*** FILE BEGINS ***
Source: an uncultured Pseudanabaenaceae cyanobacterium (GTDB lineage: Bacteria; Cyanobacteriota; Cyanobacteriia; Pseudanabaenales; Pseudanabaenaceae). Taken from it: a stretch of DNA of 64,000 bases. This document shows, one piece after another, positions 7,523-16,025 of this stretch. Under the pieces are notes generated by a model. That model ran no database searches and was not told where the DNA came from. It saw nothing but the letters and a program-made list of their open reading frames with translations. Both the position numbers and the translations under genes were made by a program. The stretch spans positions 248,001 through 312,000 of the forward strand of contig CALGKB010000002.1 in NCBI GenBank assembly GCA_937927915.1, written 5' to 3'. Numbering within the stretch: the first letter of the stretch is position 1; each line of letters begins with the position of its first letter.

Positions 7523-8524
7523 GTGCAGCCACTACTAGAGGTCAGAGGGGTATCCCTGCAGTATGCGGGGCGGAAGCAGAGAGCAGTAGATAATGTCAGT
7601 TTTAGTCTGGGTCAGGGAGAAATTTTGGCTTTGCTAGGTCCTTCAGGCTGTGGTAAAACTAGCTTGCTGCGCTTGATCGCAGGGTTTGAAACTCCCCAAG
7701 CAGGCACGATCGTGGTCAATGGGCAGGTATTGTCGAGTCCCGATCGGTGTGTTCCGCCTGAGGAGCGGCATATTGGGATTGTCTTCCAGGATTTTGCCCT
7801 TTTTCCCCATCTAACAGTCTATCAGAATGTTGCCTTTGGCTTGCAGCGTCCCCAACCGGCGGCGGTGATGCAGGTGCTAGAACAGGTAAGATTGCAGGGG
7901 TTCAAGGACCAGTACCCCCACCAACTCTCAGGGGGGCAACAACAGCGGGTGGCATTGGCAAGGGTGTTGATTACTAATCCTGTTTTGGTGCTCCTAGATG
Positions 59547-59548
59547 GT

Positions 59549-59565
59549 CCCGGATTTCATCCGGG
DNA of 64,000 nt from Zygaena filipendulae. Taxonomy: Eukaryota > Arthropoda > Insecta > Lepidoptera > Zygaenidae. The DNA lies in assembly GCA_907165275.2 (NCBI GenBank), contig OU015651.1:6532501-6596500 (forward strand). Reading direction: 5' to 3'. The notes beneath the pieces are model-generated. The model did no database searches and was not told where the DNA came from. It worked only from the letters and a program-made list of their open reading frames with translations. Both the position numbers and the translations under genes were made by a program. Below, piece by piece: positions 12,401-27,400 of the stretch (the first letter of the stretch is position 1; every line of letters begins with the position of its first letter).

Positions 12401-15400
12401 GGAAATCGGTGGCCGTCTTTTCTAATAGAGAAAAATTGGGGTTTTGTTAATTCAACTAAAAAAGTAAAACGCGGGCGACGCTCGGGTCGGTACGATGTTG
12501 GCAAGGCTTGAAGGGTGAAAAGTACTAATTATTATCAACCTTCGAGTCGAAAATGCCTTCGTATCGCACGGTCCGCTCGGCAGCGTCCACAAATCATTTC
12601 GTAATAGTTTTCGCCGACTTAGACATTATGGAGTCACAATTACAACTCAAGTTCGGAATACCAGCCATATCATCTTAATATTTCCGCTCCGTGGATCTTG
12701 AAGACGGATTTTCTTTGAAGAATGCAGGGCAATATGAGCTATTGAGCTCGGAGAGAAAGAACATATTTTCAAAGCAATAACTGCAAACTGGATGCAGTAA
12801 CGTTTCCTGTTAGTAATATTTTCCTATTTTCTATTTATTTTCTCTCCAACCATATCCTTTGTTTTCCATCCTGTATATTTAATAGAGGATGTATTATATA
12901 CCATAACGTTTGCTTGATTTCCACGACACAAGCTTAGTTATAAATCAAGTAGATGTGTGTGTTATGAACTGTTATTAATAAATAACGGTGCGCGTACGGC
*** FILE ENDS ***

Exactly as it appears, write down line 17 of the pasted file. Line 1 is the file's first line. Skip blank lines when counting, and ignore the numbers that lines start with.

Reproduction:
12701 AAGACGGATTTTCTTTGAAGAATGCAGGGCAATATGAGCTATTGAGCTCGGAGAGAAAGAACATATTTTCAAAGCAATAACTGCAAACTGGATGCAGTAA